We never tried a fix that flips the center and raises the LFE unshifted.
Just my $0.02.
I think people are over analyzing the crap out of this one. There are many ways any of these issues could have occurred . As for LFE gain levels, if it sounds (and feels , very important I must add :) ) good, then just enjoy the bloody thing. Who gives a crap whether it was exactly 7.6dB or not. If it is too bassy, just turn down the bass control. Is it really that hard ?
 

lauti

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Hi guys,
just get hold of the 1st Blu-Ray edition on e-Bay for a few bucks. Any recommendation which fixes to apply? Just inverting the Center channel or also some tweaks to the LFE? Can somone ultimately say in which aspects the corrcted Blu-Ray differs from the original one? As far as I see only the Center has been inverted but no changes to LFE - Can anybody confirm? Thanks!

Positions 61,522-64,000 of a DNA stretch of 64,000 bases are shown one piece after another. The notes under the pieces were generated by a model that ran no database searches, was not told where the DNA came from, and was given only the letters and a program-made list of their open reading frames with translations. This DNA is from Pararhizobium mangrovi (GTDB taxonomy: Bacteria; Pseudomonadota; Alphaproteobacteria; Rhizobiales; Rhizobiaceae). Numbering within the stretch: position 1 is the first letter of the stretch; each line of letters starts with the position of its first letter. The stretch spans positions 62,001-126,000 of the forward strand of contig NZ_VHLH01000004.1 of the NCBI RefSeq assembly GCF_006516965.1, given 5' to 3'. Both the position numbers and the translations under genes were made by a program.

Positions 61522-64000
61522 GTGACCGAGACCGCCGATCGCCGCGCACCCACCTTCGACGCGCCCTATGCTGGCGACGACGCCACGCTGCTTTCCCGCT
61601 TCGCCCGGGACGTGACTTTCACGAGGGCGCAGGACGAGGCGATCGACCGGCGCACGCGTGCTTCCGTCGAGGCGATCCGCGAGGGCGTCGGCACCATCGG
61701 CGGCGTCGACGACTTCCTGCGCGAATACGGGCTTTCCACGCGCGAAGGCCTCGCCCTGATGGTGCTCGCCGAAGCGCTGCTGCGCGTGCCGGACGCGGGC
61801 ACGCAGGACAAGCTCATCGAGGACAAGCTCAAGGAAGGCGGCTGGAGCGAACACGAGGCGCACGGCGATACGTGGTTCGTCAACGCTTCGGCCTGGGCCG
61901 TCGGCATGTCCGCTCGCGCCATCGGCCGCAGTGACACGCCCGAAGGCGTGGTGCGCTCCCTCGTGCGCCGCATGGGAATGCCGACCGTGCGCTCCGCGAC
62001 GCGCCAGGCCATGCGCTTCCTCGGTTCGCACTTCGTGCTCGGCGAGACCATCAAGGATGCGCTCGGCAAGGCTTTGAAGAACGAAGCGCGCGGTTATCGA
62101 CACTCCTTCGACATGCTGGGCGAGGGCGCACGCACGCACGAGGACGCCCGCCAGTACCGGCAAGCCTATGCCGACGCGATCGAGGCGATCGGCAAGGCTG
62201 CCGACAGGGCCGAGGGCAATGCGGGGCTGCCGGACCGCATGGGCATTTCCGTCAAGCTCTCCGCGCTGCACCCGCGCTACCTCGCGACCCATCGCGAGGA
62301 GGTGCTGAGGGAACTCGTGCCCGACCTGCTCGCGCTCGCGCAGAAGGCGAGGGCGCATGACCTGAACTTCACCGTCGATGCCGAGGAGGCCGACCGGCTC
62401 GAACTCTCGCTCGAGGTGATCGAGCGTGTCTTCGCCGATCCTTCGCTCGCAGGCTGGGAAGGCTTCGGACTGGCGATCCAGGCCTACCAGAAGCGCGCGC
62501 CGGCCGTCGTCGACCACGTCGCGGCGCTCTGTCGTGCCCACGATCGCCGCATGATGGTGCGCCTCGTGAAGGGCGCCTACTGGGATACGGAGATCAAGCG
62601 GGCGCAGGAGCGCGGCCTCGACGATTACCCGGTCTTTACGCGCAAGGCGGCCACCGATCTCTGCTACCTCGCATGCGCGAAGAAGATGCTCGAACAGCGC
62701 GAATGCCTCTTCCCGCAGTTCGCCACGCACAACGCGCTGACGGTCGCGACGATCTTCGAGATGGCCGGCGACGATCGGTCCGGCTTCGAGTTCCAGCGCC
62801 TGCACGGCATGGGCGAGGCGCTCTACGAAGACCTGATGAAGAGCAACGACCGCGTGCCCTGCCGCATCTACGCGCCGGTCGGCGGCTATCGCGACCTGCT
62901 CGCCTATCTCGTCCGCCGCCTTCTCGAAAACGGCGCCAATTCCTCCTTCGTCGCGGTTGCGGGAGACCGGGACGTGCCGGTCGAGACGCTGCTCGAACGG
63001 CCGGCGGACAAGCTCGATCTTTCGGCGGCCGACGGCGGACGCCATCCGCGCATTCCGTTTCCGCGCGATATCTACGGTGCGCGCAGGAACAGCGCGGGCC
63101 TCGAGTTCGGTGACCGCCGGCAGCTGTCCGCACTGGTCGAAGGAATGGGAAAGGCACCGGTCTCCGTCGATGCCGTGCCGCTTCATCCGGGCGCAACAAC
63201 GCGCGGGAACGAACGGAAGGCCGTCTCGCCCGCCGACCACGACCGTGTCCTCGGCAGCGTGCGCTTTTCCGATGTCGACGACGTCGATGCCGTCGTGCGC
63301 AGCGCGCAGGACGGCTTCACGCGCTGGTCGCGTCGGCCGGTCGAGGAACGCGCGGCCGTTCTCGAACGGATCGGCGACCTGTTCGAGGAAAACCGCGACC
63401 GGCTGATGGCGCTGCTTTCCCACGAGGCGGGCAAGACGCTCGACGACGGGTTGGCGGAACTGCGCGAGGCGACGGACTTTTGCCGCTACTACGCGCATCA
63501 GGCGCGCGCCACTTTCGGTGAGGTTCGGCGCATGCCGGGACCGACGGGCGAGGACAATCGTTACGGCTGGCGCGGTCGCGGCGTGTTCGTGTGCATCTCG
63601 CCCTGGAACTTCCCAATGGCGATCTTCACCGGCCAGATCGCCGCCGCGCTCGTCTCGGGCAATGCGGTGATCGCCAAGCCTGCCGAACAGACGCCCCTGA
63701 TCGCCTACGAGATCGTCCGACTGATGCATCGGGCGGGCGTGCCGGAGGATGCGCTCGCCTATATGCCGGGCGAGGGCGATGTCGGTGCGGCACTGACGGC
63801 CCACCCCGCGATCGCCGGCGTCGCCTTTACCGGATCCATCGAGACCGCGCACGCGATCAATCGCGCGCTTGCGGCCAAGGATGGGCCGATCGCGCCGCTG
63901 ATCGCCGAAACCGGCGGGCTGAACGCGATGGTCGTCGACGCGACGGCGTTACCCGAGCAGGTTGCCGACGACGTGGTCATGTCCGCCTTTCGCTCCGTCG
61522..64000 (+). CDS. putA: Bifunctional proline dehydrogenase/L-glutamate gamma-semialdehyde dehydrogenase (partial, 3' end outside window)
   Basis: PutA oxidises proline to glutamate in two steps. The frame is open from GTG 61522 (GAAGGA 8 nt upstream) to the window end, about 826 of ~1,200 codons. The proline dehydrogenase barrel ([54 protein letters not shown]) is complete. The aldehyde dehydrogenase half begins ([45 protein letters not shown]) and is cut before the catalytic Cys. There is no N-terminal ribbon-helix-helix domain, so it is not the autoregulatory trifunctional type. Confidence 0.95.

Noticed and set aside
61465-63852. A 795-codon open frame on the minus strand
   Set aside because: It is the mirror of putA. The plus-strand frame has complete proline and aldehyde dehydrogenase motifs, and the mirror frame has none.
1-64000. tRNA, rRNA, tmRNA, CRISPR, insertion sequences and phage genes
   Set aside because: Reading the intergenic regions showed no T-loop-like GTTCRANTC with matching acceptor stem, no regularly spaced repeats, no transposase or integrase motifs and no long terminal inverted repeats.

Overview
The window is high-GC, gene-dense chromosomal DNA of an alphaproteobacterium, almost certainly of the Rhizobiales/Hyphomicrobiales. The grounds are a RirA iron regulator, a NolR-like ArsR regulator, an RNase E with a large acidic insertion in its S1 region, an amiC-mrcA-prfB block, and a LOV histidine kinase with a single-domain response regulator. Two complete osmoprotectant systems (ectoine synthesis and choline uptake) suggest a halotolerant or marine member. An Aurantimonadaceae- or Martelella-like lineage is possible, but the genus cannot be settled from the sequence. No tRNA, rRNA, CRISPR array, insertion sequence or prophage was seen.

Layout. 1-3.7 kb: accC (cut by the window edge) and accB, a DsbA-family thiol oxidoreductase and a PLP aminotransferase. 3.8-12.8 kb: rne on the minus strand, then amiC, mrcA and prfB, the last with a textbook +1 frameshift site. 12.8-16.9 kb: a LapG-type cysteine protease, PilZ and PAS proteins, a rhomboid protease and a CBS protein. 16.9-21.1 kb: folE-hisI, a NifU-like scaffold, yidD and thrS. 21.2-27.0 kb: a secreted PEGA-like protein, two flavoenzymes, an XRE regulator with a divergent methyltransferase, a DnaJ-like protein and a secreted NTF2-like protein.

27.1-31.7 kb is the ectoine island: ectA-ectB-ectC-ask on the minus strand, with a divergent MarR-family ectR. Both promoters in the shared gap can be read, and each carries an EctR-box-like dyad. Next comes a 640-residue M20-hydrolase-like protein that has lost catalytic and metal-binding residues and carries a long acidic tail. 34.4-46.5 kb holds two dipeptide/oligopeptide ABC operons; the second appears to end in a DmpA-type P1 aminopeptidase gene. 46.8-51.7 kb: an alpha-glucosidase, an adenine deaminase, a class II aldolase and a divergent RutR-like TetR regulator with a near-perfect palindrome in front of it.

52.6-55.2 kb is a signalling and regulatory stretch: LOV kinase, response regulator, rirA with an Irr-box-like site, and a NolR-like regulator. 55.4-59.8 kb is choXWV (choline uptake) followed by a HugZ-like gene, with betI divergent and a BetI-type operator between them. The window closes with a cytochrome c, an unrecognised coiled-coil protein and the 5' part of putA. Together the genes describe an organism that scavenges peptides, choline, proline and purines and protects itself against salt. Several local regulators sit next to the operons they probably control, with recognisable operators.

knifeman

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So, any guesses as to how a channel gets inverted?
I know I can do this manually, intentionally, at various points after mix down. I never would though, and I suppose no engineer would either.
Is there some tool or process that might do this? Maybe if some option is overlooked?
At the end of the day, this is a result of poor quality control. It doesn't matter how things get messed up; what matters is that these mistakes are identified and corrected before the disc goes into production. It kills me when members of this forum get a new release and immediately find problems. This is what Kscope should have done, and it defies explanation why they can't and yet hobbyists here can.